Prisons as Social Institutions Argumentative Essay by Master Researcher

Prisons as Social Institutions
Studies prisons and the objectives of prisons and then argues that imprisonment does not meet those objectives.
# 32144 | 2,900 words | 9 sources | 2002 | US
Published on Sep 24, 2003 in Law (Criminal) , Criminology (Criminal Justice and Corrections)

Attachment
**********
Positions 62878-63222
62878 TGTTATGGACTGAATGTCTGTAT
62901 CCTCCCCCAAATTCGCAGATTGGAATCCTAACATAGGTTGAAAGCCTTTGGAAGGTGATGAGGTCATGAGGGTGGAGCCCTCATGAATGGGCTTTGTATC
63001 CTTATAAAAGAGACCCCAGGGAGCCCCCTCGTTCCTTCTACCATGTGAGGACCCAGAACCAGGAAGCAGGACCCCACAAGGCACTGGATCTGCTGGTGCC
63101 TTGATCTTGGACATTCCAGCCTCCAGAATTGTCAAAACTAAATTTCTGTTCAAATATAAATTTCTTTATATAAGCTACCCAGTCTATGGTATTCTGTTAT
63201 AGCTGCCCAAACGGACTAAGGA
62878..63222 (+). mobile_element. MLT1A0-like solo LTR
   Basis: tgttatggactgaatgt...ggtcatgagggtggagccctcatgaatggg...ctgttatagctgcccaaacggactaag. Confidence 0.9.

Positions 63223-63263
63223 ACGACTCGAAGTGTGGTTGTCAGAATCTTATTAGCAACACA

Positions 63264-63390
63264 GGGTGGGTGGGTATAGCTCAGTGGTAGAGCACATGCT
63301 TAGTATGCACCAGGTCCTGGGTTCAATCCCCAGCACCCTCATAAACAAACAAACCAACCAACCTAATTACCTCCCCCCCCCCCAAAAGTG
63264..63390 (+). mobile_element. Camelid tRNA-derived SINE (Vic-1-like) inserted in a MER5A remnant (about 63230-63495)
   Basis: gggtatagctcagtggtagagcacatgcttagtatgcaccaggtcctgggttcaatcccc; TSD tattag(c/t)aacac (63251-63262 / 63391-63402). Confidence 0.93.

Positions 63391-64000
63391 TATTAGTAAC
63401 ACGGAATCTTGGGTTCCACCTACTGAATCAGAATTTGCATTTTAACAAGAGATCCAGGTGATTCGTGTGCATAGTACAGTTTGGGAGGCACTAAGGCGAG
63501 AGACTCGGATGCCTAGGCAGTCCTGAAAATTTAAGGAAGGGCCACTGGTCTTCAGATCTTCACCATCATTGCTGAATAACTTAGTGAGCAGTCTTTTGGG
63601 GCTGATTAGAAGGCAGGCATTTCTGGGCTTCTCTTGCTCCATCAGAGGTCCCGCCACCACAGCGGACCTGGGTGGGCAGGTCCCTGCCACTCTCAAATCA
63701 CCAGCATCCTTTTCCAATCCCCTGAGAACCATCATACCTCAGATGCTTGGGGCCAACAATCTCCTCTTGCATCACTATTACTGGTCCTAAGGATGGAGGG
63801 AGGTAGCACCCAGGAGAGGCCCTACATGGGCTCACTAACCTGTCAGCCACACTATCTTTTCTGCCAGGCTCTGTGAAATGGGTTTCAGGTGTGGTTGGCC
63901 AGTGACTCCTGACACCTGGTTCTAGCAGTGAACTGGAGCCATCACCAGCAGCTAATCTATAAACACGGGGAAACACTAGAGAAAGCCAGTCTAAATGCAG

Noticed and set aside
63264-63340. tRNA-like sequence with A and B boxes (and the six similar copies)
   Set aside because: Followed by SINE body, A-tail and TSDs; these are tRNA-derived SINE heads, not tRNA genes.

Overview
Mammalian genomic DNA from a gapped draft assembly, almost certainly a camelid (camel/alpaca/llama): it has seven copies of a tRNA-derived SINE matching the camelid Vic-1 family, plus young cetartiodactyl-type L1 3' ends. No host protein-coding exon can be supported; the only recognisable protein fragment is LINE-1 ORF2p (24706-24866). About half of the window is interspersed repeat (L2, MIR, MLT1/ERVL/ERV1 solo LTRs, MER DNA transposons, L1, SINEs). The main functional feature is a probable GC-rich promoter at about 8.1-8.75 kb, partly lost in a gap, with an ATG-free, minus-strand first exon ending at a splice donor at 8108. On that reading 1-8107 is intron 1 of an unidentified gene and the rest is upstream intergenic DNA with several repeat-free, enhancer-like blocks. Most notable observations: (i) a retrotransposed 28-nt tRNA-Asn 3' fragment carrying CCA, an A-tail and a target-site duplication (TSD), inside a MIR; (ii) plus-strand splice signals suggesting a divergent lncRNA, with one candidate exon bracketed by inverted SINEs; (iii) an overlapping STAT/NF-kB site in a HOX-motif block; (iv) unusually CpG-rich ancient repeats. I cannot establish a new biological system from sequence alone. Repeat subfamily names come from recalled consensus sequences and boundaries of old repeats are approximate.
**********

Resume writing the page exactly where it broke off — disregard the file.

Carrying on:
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Prison is an institution that society creates to confine people convicted of breaking the law. It is designed to be an institution that deters people from committing crimes, punishes and rehabilitates criminals, and protects the public by keeping dangerous offenders off the streets. It is important to study this social organization to gauge whether the manner in which society deals with criminality via prison is effective. In light of the evidence, it appears that the objectives of imprisonment do not match their desired effects. Prison has an economic basis and punishes crimes that are often committed by the poor. In many respects, the real criminality is committed by society, which criminalizes the poor by not allowing them the opportunity toward self-empowerment. Moreover, prison subtly supports established institutions, because by focusing on individual wrongs, it takes away attention from the inequity in social institutions.

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